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[perl #109744] referenced constant loses readonlyness

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From:
Father Chrysostomos via RT
Date:
July 31, 2013 03:07
Subject:
[perl #109744] referenced constant loses readonlyness
Message ID:
rt-3.6.HEAD-2552-1375240060-1096.109744-15-0@perl.org
On Fri Jul 26 09:17:22 2013, zefram@fysh.org wrote:
> Father Chrysostomos via RT wrote:
> >I'm afraid the second one sounds stupid because I am biased against it
> >and know not how to express it convincingly.
> 
> The position to which you refer comes from a conceptual distinction
> between variables and values.  A value is (conceptually) inherently
> immutable.  A variable is a storage location that contains a value, and
> is mutable in that it can contain different values at different times.
> Two variables that presently contain the same value are functionally
> distinguishable because one can write a new value to one of them and
> observe that they now contain different values.
> 
> The position, then, is an instance of Occam's razor: one should not
> gratuitously generate variables.  A non-lvalue expression, such as $a+1,
> conceptually yields a value, not a variable.  As the Perl language
> allows the refgen operator to be applied to this expression, inevitably
> we can get this value into an lvalue situation and try assigning to it.
> Applying Occam's razor, this process should not have generated a variable,
> and so assignment must fail.  If assignment is not to fail, then we have
> created a variable somewhere, and whichever operator did that ought to
> be documented as having that effect.  In the case of \($a+1), apparently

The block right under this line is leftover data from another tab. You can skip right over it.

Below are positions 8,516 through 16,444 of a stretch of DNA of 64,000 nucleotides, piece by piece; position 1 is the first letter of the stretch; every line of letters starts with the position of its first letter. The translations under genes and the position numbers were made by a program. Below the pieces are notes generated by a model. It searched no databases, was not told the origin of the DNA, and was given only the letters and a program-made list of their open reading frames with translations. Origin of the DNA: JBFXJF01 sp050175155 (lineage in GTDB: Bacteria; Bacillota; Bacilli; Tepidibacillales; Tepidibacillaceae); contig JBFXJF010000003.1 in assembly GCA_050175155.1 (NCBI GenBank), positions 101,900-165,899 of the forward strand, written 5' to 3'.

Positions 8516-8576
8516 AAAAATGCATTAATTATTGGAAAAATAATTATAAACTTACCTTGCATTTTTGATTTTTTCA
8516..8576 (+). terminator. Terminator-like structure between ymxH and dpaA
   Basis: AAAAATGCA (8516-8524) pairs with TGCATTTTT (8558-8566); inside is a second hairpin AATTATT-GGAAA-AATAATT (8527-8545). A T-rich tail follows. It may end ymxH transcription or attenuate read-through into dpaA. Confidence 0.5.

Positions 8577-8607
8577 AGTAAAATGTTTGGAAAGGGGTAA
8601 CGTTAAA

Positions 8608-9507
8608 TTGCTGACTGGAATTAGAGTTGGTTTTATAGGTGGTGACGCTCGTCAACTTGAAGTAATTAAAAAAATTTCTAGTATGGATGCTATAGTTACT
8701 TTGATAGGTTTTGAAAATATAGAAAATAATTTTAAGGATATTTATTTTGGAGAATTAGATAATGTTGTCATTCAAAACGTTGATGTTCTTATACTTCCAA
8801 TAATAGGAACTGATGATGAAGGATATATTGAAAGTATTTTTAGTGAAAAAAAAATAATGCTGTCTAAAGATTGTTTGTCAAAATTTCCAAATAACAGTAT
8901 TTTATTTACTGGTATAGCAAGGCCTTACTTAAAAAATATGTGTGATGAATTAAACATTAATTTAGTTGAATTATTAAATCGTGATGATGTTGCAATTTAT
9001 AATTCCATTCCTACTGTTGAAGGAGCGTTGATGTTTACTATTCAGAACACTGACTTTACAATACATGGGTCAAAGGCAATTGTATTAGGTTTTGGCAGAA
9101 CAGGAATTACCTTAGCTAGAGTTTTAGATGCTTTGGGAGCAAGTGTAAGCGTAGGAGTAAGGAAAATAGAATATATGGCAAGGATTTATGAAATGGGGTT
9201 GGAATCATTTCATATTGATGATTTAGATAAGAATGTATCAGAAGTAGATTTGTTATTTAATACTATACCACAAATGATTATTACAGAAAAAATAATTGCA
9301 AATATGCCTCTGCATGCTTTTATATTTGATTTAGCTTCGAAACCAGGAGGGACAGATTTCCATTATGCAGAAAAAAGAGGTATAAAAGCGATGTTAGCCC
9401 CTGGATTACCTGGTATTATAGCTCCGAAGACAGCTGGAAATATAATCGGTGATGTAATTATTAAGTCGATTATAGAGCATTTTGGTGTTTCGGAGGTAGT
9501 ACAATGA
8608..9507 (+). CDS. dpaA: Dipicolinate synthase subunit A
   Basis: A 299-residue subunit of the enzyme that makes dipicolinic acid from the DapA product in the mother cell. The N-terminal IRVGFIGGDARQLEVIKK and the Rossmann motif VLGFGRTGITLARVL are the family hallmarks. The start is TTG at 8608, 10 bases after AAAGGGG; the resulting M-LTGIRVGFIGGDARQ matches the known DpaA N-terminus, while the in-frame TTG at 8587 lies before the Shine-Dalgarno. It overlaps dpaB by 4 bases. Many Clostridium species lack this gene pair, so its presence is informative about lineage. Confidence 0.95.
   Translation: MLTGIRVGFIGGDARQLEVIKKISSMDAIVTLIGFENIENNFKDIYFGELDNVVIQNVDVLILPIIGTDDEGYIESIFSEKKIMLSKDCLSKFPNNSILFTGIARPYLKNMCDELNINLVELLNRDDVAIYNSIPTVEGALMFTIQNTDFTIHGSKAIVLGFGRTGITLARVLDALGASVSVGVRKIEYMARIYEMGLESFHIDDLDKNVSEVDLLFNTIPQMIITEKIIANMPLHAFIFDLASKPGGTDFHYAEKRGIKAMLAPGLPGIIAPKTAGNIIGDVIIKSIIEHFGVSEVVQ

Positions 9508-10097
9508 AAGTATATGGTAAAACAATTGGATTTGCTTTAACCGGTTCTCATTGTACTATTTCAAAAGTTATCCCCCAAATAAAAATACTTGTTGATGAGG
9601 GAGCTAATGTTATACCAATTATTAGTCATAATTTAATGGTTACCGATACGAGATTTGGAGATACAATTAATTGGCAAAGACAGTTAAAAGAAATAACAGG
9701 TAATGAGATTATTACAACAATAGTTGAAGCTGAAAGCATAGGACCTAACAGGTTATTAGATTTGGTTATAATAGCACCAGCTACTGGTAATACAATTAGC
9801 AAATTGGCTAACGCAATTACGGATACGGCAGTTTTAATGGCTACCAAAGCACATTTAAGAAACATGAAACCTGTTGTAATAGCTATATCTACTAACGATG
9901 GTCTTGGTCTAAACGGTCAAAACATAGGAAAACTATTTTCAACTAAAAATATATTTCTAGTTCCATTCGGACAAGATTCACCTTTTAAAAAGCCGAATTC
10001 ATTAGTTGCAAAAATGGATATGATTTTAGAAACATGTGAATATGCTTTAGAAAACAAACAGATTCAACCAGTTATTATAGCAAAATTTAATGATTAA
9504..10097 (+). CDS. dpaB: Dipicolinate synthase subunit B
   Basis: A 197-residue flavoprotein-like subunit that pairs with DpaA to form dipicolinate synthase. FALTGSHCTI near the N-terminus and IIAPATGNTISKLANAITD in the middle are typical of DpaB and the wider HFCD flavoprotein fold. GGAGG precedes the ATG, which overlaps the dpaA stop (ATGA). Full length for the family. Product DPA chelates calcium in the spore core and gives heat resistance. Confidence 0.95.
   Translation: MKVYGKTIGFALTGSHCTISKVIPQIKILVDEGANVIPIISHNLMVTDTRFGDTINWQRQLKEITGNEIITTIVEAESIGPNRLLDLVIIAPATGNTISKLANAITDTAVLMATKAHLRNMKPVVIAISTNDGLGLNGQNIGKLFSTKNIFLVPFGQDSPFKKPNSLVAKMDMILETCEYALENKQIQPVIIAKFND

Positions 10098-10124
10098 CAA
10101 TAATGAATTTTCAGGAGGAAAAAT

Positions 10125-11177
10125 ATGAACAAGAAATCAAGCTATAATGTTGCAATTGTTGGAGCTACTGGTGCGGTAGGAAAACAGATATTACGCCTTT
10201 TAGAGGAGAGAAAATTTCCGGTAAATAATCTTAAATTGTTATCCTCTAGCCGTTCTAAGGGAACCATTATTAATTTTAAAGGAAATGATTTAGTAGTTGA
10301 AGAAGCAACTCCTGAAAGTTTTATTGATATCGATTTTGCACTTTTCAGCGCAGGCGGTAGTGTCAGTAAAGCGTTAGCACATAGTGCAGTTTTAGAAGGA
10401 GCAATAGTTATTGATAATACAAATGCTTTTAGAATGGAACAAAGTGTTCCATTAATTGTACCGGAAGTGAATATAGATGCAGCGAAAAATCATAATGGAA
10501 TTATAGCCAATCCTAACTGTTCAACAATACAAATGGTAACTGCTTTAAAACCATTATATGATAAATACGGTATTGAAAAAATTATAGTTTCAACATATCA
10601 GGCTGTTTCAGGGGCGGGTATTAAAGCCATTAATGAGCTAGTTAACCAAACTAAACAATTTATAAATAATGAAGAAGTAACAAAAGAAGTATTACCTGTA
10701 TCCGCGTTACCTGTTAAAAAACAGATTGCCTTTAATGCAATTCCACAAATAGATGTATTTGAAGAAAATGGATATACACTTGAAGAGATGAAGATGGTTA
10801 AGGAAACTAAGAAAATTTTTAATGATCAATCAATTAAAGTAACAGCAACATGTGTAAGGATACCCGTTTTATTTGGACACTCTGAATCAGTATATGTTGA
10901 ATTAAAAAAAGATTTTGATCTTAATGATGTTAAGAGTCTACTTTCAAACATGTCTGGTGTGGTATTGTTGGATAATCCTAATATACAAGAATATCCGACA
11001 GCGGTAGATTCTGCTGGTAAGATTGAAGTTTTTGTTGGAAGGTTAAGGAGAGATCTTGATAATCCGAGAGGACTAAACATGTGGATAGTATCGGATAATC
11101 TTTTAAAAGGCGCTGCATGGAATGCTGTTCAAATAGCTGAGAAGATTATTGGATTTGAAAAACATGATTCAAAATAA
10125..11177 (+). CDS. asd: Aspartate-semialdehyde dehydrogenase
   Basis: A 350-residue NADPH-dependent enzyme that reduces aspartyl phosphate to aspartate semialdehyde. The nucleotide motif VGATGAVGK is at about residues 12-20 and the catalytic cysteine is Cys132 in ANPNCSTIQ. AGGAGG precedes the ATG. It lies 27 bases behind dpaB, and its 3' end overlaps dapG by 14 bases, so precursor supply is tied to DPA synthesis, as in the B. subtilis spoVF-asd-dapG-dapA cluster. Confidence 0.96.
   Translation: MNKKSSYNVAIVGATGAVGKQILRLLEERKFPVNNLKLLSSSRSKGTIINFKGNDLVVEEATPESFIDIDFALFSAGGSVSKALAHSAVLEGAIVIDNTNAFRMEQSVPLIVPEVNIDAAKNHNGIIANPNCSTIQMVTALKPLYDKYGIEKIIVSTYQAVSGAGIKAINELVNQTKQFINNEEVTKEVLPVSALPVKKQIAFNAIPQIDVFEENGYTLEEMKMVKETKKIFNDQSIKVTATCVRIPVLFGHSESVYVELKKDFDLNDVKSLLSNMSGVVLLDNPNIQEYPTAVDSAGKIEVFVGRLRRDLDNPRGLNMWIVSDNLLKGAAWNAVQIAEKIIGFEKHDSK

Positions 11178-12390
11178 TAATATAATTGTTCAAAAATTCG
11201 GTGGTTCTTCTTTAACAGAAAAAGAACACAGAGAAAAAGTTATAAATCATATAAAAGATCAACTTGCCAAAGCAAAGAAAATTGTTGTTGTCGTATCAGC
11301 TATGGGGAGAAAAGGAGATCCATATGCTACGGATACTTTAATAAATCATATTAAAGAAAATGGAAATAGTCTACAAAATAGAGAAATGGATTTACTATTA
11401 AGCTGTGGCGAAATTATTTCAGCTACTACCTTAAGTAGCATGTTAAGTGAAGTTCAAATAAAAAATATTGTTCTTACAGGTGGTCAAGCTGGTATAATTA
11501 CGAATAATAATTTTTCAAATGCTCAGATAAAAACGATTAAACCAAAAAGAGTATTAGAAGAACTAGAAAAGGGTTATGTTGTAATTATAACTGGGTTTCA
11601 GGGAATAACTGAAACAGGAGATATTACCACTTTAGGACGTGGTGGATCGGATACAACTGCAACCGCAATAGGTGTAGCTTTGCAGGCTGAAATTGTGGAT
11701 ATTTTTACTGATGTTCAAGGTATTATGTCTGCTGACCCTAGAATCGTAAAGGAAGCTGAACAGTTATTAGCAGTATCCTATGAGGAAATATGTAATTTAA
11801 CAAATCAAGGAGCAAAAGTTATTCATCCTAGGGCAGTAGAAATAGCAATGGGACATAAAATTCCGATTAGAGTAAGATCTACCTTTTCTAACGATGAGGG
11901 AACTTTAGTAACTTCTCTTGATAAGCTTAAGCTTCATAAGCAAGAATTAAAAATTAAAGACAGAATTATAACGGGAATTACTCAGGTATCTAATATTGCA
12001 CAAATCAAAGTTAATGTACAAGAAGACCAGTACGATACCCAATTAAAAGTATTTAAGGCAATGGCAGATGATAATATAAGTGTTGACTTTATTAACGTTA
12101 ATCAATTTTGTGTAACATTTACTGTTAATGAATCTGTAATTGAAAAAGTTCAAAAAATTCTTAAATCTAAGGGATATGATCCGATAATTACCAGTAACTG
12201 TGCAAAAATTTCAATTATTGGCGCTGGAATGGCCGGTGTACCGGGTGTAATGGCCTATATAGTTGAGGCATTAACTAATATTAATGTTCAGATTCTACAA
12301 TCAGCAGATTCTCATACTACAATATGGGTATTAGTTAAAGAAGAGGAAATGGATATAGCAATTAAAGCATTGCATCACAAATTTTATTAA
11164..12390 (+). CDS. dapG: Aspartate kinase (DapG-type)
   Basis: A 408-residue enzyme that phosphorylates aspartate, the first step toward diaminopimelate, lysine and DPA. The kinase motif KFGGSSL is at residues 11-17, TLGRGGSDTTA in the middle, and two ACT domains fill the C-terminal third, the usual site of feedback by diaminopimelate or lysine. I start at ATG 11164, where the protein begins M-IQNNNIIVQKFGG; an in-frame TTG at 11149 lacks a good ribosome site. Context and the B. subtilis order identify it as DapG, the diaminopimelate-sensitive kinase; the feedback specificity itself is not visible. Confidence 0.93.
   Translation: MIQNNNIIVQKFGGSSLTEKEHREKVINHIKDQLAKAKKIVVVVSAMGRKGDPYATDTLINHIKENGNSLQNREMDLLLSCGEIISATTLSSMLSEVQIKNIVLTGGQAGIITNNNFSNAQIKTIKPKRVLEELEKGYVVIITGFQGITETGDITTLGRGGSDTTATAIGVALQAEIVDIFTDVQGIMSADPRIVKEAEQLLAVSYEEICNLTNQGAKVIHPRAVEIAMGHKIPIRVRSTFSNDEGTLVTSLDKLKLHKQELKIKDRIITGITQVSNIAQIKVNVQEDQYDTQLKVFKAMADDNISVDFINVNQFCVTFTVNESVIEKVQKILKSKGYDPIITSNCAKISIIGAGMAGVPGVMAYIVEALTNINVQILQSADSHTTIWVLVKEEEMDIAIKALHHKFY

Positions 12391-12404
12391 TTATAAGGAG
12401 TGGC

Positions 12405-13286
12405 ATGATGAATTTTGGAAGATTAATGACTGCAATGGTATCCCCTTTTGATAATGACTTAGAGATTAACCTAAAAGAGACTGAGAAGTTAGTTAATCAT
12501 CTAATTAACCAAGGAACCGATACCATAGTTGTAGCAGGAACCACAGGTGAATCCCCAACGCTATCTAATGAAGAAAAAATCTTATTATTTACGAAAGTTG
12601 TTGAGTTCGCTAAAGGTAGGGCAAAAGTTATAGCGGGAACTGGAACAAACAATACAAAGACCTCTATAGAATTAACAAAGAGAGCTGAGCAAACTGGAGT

> either the addition or the refgen operator is creating variables, either
> of which is somewhat surprising.

Considering that \ and foreach can autovivify, I do not find that
surprising at all.  In fact, you haven given me a clear way to express
something that I understood intuitively but had difficulty explaining. 
I thank you for that.

If $a+$b returns a value, not a variable, then we could say that \ and
for(...) and func(...) impose ‘variable context’.

This makes it similar to the way @a and %h work on the lhs of
assignment.  The thing the expression evaluates to is an array or hash,
but bare arrays or hashes cannot be passed around in perl, so there is
no way to inspect that list as-is.  Everything in perl is looked at
through scalar variables.  If you write \(@a, %h), you get scalar
variables reference the two aggregates.  If you write func(@a,%h), you
see the scalar elements (and keys).  If you write scalar(@a) you get a
brand new scalar variable with information about the array.

Likewise, \ imposes a context that requires that a scalar variable be
returned.  The same for for(...) and func(...).

(Note that the term ‘variable’ does not necessarily exclude read-only
scalars.  $^S is certainly a variable, but it is read-only.  And in the
end distinguishing between &PL_sv_undef and $^S and considering them to
be of different types is not all that useful, even though one is
constant and the other is not--they are both read-only scalars.)

Under that model, there is no reason why something called a constant
cannot return a mutable scalar.  In that case it is the context that is
reifying the constant value into a mutable scalar.

Whether we should follow that model is hard to say.  The other model,
where ‘constant’ means ‘read-only scalar’ breaks CPAN modules.  See
tickets #119043 and #119045.

-- 

Father Chrysostomos


---
via perlbug:  queue: perl5 status: open
https://rt.perl.org:443/rt3/Ticket/Display.html?id=109744

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